4. Tanshanomi Avatar

    I discovered that the brake and accelerator pedals in my old '92 Toyota truck (my last MT vehicle) were simply too far away from each other to make it work. I tried doing it in my Town Car, but it just confuses the AOD tranny.

  5. skitter Avatar

    Just like the basics of driving a stickshift, it's all about practice. And Braff, for us freakishly small of foot, or freakishly wide of pedalbox, it's more in the knees than the hips, despite what you may have heard from Charles.
    Hint: Braking harder will bring the pedal heights closer together in many cars.
    Hint: 5-2 will take a much larger blip than 5-4. Also, I find the deeper I am in the powerband, the easier the engine is to spin up. In other words, it's easier if you don't drop to idle while in neutral.
    Here's a good article that discusses heel and toe as well as other shifting techniques:
    Finally, in my search for that piece, I stumbled across this:
    Highlight: “Most people, when faced with cornering beyond 0.4 g or hitting a tree, choose the tree.”
    My hoon is on for safety / Save the Enzos.

    1. AteUpWithMotor Avatar

      “Most people, when faced with cornering beyond 0.4 g or hitting a tree, choose the tree.”
      This neatly summarizes my experience on highway 234 with my parents (in their 2003 Mazda Protege5) on Sunday afternoon. They started freaking out because I carried a little too much speed into a series of decreasing-radius turns, and would not stop hooting until I lifted and braked. I was in no danger of running out of grip, even if the lateral forces were a little higher than my passengers would have liked, and the best thing would have just been to carry it through. In a FWD car, jumping off the throttle in mid-turn rarely does anything but tuck the nose in a little, but it's pretty clear my parents haven't had a RWD in a long, long time. In a 356 or early 911, jumping off the throttle and onto the brake would have put us through the guardrail.
      Different engines require some adjustment of technique. My car, which has an undersquare engine (long stroke, relatively narrow bore), doesn't lose speed as quickly. My parents' car, which is oversquare and smaller displacement, loses RPM very quickly once you're in neutral, so I inevitably mistime the first couple of shifts.

      1. skitter Avatar

        A friend of mine reports that the G-meter is by far the most dangerous part of his Z06.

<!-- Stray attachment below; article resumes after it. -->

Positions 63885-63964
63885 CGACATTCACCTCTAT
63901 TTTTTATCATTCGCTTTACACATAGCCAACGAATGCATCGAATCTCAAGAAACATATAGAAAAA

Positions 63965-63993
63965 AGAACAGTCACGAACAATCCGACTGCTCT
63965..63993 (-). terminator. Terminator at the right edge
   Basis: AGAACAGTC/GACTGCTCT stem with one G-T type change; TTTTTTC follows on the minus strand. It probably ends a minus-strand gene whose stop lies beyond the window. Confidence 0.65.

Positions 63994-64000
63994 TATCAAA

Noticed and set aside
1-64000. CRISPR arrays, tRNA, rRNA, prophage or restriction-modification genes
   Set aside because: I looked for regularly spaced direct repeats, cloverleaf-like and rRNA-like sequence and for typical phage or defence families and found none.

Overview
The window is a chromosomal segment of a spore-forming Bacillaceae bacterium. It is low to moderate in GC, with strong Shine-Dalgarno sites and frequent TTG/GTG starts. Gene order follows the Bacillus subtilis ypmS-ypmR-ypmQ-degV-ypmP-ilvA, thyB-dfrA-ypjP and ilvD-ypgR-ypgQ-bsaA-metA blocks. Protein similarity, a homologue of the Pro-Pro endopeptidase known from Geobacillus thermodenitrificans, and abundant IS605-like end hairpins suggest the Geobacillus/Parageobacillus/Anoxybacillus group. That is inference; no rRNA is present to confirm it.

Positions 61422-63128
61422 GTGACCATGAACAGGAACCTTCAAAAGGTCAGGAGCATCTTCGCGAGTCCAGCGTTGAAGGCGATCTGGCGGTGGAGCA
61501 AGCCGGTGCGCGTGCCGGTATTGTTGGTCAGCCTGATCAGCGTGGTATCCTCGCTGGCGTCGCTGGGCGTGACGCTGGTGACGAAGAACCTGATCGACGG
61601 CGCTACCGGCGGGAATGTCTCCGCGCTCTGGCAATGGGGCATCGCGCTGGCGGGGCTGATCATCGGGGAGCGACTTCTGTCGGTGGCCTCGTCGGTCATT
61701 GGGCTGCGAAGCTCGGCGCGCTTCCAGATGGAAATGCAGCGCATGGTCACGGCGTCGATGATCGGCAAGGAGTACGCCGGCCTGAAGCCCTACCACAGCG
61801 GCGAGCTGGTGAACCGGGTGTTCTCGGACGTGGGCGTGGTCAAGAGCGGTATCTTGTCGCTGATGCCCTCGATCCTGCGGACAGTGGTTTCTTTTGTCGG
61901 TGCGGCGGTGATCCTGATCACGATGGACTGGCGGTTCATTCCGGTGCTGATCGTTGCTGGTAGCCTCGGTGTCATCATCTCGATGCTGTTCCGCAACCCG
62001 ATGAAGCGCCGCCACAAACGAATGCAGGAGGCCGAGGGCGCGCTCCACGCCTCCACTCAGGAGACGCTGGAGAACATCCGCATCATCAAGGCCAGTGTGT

I can get to 0 .7G… AAAH! TRAFFIC!

    2. SSurfer321 Avatar

      I LOVED that C/D article. Best article in YEARS from them. My mother-in-law was in an accident over two years ago and is still afraid to drive/ride in a vehicle. Anything farther than 10 miles and she chews her nails off. I want to take her to Skip's to teach her not to be scared…and so I can learn to properly hoon a vehicle.

  6. Jeff Glucker Avatar
    Jeff Glucker

    I am going to practice this in the 2010 Corvette Grand Sport as I make my lunch run to In N Out…
    yes, every part of that sentence was intended to make you all jealous.

    1. Deartháir Avatar

      And all of it failed. I'm drifting the Corrado in the snow on closed winding river-roads, with Clone Wars playing on the display, and a good coffee in my travel mug. I couldn't be much happier.

    2. engineerd Avatar

      While our Canadian friend throws snow in your face, I'm sitting here salivating. Only 3 weeks until I'll be in SoCal raising my cholesterol level at In-N-Out.

  7. Deartháir Avatar

    It's one of those techniques I worked out due to necessity before I even knew that there was a name for it. One of the other techniques for which it is fantastic is for quickly navigating snowy mountain roads that are casually draped over the hills like a garland on a Christmas tree. These were the roads where I grew up, and since my first few cars were woefully underpowered — especially the Rambler — I learned quickly how to maintain both speed and traction through snowy corners. My technique is sloppy, by my estimation, but the advantage to using it is that you eliminate compression slides when downshifting for a corner leading to a hill. Many is the time I've failed to use it and found myself going slower than I should, with my rear wheels sliding without traction, and being forced to downshift again to attain enough speed to manage to climb the hill. Using the heel-toe technique allows me to keep my speed — and therefore revs — up enough to tackle the hill properly.
    Nice write-up, Braff… even if it did cause me to giggle like a schoolgirl.

  8. Alff Avatar

    Necessity, thy name is Alfa Romeo 2nd-gear syncro.

    1. dwegmull Avatar

      I had the same "experience" with my Austin Metro…
      The way the pedals were setup I did press the brake with my right heel and the throttle with toes.